What the fuck was the name of this crew? Glenwood 74s? They come and go so quickly, I can barely keep them straight, usually named after whatever shitty neighborhood they come from and a number that means something to somebody. It doesn’t matter. I already have two of them gagged and cuffed up. I could search the place first, and probably should, but one of them may get up by the time I get back. It would easier if I could just sedate them, but for whatever reason, Grandpa shot that idea down every time I asked. They all look amazingly fucked up, like junkies without any clean time for a year, but, unless they have an old habit, I know I won’t find any puncture wounds on their skin. Their flesh dents in with dehydration as I wrap the plastic cuffs around wrists and ankles. I wonder why we even bother to come in and do all this, since it looks like they’d all be dead soon enough anyway. But I know how Angel works. She won’t wait for them to die of malnutrition.
I know she’s in a backroom somewhere, just like every other time. Yin is still making noise. His real name is Yeung or something like that, but since he’s from Pittsburgh, I call him Yin. He looks like he’s going to slide off the chair onto the floor. I wish he’d die already, and the thought crosses my mind to pick up one of the AR’s and do him. I could just say one of the Glenwoods was still loose and popped a couple off. But that’s not what I’m going to do. Instead, I pluck the 9 mm from Yin’s hip holster, kick away his shotgun, and cuff and gag him. I don’t lie to Grandpa, and lying to Angel would be the same as lying to Grandpa, since she would repeat the information. Besides, she’d know it was a lie, because it never happens that way.
Don’t lie to Grandpa. That’s my biggest rule. Part of it is, I don’t want to get caught. I’ve seen what happens to liars. But more than that, lying to superiors implies weakness. I have nothing to hide. If I fail, I’d rather he knows it up front, instead of finding out later, like I was hiding something, like I was a sneak. It would be too humiliating. I do sometimes lie to the clowns Grandpa assigns me, though. I lie to them about the survival rate for the position. I lie to them about what Angel does and will do. I lie to them because it’s easier for me, and easier for them. But most of all, I lie to them in the interest of following the second biggest rule. Finish the job. If we leave anyone alive, our people or theirs, the job isn’t finished. No running, no retreating, no quitting. Grandpa used to loan me morphine or other painkiller packs when I went on other runs. He stopped giving them to me when I started doing Angel runs. I never asked, but the reason seems clear. If I can’t walk out on my own, I’m just another Yin, Pumpkinhead, or Grover. I don’t lose sleep over these guys, because it could be me on any run. And when I can, like tonight, I’m the first one through the door.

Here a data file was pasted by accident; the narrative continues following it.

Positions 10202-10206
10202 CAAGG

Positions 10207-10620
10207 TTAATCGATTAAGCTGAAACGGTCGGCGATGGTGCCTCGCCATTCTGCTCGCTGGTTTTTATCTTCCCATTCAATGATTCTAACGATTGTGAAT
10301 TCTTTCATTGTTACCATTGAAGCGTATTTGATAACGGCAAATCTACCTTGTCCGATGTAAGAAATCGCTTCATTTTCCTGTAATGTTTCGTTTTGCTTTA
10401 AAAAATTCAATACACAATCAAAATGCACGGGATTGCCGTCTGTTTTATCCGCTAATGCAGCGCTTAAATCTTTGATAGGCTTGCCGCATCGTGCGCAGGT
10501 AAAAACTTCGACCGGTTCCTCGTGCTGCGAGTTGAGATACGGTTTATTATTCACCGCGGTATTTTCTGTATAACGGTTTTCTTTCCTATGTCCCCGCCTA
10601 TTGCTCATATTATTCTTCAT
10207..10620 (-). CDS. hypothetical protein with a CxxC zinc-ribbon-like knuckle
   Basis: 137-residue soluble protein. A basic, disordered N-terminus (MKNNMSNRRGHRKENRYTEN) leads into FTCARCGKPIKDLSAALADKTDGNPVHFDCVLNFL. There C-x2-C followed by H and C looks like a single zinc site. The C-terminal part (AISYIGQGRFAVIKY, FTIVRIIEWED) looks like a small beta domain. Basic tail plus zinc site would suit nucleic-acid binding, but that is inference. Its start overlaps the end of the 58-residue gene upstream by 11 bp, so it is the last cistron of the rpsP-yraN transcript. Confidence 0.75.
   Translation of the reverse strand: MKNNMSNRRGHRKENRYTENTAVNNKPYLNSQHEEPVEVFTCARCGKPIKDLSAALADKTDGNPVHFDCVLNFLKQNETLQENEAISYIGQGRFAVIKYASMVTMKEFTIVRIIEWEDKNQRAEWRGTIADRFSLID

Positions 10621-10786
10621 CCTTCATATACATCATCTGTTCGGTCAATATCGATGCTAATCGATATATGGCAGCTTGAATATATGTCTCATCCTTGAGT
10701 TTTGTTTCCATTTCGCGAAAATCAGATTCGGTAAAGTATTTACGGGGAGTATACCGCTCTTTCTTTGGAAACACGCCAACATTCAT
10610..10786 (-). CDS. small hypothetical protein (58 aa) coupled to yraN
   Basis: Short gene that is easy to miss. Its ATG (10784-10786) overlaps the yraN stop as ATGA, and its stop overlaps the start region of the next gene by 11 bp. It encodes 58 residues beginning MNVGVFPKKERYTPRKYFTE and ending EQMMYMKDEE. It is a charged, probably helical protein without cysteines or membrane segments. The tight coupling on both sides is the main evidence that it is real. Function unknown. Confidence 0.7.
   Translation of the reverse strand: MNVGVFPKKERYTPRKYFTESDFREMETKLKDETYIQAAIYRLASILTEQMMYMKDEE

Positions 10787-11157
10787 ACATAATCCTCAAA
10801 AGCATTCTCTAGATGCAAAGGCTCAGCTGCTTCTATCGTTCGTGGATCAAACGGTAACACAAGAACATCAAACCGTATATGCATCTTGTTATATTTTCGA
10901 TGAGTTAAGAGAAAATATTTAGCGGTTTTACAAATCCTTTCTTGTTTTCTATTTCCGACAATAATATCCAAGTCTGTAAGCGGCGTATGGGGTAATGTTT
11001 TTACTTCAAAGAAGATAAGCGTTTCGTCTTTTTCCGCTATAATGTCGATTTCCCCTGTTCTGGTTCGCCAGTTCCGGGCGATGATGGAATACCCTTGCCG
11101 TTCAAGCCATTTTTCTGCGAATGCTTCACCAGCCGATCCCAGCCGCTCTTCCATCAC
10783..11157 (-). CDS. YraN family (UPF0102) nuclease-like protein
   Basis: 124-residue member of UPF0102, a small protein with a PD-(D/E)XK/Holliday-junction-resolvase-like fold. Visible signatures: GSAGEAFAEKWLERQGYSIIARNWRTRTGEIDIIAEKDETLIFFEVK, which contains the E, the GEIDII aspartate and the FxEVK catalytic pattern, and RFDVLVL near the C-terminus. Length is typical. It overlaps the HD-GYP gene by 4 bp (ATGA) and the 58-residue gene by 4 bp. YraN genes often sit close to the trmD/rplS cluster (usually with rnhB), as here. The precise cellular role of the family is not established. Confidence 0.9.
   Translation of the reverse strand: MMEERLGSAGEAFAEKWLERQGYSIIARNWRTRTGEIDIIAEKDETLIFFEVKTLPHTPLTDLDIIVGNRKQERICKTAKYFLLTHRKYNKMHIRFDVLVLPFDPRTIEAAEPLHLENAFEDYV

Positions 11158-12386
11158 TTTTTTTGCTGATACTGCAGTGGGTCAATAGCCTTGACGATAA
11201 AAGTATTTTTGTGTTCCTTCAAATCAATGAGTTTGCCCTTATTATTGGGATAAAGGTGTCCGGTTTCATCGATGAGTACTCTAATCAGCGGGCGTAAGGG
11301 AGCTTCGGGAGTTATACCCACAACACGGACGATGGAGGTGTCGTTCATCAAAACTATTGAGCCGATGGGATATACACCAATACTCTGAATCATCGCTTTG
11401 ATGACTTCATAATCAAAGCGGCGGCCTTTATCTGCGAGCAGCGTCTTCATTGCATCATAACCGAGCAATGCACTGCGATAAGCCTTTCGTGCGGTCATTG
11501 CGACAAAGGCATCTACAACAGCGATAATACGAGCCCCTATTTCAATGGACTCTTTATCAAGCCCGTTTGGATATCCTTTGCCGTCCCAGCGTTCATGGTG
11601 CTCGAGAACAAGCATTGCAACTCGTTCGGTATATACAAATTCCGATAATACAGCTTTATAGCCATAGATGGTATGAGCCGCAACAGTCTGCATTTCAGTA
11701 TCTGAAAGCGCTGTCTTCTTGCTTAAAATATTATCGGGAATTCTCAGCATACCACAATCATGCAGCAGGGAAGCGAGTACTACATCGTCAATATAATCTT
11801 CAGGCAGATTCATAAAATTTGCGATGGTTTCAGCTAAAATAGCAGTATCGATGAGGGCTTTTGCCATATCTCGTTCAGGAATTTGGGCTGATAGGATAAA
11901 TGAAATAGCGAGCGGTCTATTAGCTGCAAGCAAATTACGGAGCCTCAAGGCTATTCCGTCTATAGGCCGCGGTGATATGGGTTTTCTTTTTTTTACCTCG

I have to move quickly now. Some of the men, boys really, start to twitch or groan. None of them are much over 21, but I only know that from pictures and previous information. They look like teenagers who got old overnight. I collect any phones I find and cuff up one guy after the other, feeling like a farmer handling livestock. I get to the one I shot in the head, the face, actually, now that I see. The reason everything seems to hit us in the eye is because the socket sort of acts as a funnel. In this case, I see where the slug hit his cheekbone, opening his flesh before sliding or tumbling through the eye, which is now a pulpy mess, what little is left of it. I check the back of his head, but see no exit wound. Somewhere, in the hole blown through the thin bone behind the eye, lies buried the rubber slug. I almost want to stick my finger in to see how far it went. He’s still alive, croaking the way some fish do, his body moving in a slow motion convulsion. He’ll probably last a few minutes at least. As I cuff him up, I remember how that used to bother me. Before I ever killed anyone, I overestimated the neatness of shootings. It took some getting used to, the way people shot in the head often spasm a while, or made the croaking noise, or tried to talk through a shattered face. I guess it’s more of a curiosity for me now. The hard rubber slugs usually make less of a mess, once I learned to load less powder in the rounds. The first few times, using too much powder, I ended up blasting the slugs right through the targets. I didn’t know rubber could do that, but I guess it’s like firing a superball out of a cannon.
“Christopher?” I hear faintly, thanks to the earplugs. No one calls me by my first name except Angel. And she always says “Christopher,” never “Chris.” How long have I been out here? Here I am, contemplating sticking my finger inside this croaking kid’s eye socket, just killing time because I don’t want to go find Angel.
Time to get this over with. I stand up, the 500 ready.
“How many, Angel?” I call out.
“Ocho, Christopher,” she calls back.
I keep the revolver ready anyway as I move down the hall, opening doors and peaking in. I’m wearing nitrile gloves and the clean-up crew will be here after we leave, so I’m not worried. Some of the rooms look like workrooms, where they bagged product. Others just have sleeping bags, empty bottles, trash, and various debris, each room filthy.
I know which room she’s in even before I get to it. The air seems to buzz. I open the door and face the darkened room, not wanting to turn on my flashlight for fear I might see something I don’t want to see.
“Light’s on the left, Christopher,” she says, her voice soft, almost a purr.
I reach over and follow the cord of a trouble light up to the switch and turn it on. The trouble light hangs from a nail hammered into the ceiling and bent into a U.
“Help untie me, Christopher,” she says.